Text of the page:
Server Hardware Explained (Part 1)

If you would like to read the other parts in this article series please go to:


A few years ago I wrote an article series for this site called Networking for Beginners. To date this series remains immensely popular and I routinely receive E-mail messages from readers asking me to continue the series. Unfortunately, continuing the Networking for Beginners series isn’t an option for various reasons, but I wanted to do the next best thing and write a series that is designed to introduce beginners to the basics of server hardware.

The Difference Between PCs and Servers

When I first started out as a network administrator one of the concepts that I had trouble grasping was the difference between a server and a PC (from a hardware standpoint). Don’t get me wrong, learning the differences between a PC and a server isn’t rocket science. It’s just that I didn’t have anyone who could explain it to me.

I got my first job as a network administrator almost twenty years ago during my first year of college. At the time I had a really strong working knowledge of PC hardware and of DOS (which was the desktop operating system of choice at the time). However, I had never been exposed to network servers before. My only background in networking at that point involved IBM mainframes.

Prior to interviewing for the position I memorized a book on Novell NetWare and managed to pass myself off as a networking expert. When I started my new position I didn’t have any trouble working with the network operating system, but I was a bit baffled by the server hardware. I could only assume (incorrectly) that the servers that we were using were highly specialized computers that were only capable of running server operating systems.

A couple of years later Microsoft released Windows NT and I decided to attend a training class to see if Windows NT would benefit our organization. The training center where I took the class provided each student with a PC and then proceeded to teach us how to install Windows NT Server onto it.

This really confused me. I just couldn’t understand why the company that I worked for was spending thirty thousand dollars for each server when a PC that cost a thousand dollars would run Windows NT just as well. Since our servers used exactly the same CPU architecture as our desktop PCs, my only conclusion was that our hardware vendor was ripping us off. After all, it seemed that from a hardware prospective there was absolutely no difference between a PC and a server other than the price.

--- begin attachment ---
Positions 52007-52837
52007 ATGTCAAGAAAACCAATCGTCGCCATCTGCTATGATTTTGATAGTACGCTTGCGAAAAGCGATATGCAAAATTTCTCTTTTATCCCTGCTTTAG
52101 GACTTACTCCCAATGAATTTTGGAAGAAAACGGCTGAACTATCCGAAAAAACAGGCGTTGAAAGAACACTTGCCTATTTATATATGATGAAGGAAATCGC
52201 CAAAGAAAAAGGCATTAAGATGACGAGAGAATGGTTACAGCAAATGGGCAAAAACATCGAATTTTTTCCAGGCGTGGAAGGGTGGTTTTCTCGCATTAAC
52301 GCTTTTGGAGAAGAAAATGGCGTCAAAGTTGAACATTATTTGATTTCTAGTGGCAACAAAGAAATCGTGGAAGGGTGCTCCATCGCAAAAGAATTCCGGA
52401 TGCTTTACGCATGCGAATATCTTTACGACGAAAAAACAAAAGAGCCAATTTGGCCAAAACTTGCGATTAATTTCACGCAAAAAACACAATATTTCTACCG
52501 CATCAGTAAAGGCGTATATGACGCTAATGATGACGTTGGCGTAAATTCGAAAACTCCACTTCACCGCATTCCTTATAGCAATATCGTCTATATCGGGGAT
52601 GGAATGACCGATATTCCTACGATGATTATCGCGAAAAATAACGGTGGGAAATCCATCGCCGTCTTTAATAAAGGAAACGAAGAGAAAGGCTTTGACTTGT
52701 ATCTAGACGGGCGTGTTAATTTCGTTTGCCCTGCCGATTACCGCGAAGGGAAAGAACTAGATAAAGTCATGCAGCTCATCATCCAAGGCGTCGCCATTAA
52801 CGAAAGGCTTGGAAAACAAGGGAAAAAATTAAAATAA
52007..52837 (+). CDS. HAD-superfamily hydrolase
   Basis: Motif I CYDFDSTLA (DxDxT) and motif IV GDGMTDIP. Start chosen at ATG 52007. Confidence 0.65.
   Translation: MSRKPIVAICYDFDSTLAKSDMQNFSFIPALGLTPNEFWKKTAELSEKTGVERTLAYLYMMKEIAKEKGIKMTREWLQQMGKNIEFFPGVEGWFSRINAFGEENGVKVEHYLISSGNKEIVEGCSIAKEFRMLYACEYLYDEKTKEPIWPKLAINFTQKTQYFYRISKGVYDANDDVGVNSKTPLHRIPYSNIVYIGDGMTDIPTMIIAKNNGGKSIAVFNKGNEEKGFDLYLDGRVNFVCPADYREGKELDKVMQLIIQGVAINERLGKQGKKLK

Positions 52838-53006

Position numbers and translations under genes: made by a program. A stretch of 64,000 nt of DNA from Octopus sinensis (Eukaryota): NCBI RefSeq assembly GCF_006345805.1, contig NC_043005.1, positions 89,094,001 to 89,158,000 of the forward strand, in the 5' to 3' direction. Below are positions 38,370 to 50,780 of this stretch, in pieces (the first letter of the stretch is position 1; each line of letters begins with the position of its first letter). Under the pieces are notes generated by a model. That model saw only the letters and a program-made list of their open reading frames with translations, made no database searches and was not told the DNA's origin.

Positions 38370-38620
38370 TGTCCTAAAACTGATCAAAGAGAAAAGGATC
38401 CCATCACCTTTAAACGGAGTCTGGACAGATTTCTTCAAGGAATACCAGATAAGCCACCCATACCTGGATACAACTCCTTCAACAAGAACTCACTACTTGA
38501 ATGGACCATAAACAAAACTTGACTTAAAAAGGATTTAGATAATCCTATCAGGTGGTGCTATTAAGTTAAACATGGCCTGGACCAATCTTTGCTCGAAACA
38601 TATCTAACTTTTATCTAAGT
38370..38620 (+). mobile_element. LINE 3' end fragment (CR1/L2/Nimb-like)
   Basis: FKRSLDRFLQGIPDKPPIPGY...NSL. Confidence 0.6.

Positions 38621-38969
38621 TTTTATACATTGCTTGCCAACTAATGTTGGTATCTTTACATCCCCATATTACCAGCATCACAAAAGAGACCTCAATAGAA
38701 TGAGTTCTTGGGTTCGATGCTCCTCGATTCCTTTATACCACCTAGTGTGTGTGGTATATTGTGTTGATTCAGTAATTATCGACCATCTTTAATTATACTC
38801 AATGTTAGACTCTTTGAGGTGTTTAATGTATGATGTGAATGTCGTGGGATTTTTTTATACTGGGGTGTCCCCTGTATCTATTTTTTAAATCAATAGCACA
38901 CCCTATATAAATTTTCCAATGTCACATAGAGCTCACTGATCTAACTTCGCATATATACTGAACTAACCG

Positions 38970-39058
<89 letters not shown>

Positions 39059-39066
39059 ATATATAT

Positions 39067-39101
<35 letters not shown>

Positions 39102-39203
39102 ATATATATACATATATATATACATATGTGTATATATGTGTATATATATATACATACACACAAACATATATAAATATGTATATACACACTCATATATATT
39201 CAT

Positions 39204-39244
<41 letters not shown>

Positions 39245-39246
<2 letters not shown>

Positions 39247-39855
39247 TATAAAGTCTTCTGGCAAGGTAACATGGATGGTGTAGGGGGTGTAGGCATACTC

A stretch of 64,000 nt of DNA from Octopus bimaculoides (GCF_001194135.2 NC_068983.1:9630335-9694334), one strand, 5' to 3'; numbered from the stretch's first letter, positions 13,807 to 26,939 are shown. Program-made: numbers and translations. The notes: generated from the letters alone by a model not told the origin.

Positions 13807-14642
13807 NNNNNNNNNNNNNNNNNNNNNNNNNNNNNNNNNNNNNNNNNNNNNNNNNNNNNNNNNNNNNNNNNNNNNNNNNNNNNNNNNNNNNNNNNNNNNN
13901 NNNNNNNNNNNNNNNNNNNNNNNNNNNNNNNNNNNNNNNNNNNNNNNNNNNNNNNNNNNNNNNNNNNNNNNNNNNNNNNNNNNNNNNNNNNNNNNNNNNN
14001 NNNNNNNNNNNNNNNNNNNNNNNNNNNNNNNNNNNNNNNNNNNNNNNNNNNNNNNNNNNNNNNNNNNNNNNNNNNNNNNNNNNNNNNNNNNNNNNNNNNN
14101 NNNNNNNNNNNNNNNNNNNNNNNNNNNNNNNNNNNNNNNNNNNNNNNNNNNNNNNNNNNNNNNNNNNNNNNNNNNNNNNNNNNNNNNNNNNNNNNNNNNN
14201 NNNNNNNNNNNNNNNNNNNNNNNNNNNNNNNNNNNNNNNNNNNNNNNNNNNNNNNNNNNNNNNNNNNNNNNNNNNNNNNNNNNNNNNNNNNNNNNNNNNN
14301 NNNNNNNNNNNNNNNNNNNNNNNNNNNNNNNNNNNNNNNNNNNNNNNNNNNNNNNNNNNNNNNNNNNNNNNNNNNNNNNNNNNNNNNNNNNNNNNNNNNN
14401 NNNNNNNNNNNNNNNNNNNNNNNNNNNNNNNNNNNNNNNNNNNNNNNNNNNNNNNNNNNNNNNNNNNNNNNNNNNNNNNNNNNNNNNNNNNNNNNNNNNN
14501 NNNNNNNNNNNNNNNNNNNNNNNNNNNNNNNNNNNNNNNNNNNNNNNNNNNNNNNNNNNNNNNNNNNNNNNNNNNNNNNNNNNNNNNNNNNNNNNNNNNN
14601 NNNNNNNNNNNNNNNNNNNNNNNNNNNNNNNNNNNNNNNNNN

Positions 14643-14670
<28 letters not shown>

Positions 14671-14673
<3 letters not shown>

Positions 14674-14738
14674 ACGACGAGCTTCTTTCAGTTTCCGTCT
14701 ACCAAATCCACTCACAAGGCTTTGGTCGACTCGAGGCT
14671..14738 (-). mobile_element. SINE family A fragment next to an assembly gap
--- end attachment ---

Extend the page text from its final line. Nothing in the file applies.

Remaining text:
Obviously I was wrong. I won’t bore you with the details of what the differences between our PCs and our servers were because all of that hardware is completely obsolete today. Even so, I wanted to share this story with you as a way of illustrating the point that there are major differences between PC hardware and server hardware. Sometimes those differences just aren’t immediately obvious to beginners.

In many ways server hardware really isn’t all that different from desktop PC hardware. Both use the same basic components such as memory, CPUs, and power supplies. In spite of these similarities however, server hardware can seem completely foreign to those who have previously only dealt with desktop hardware. The individual components tend to be more advanced than the components that are found in desktop computers. Servers may also make use of redundant and / or how swappable components. Occasionally PCs might have redundant or even hot swappable components, but such features are much more common on servers.

Server Form Factor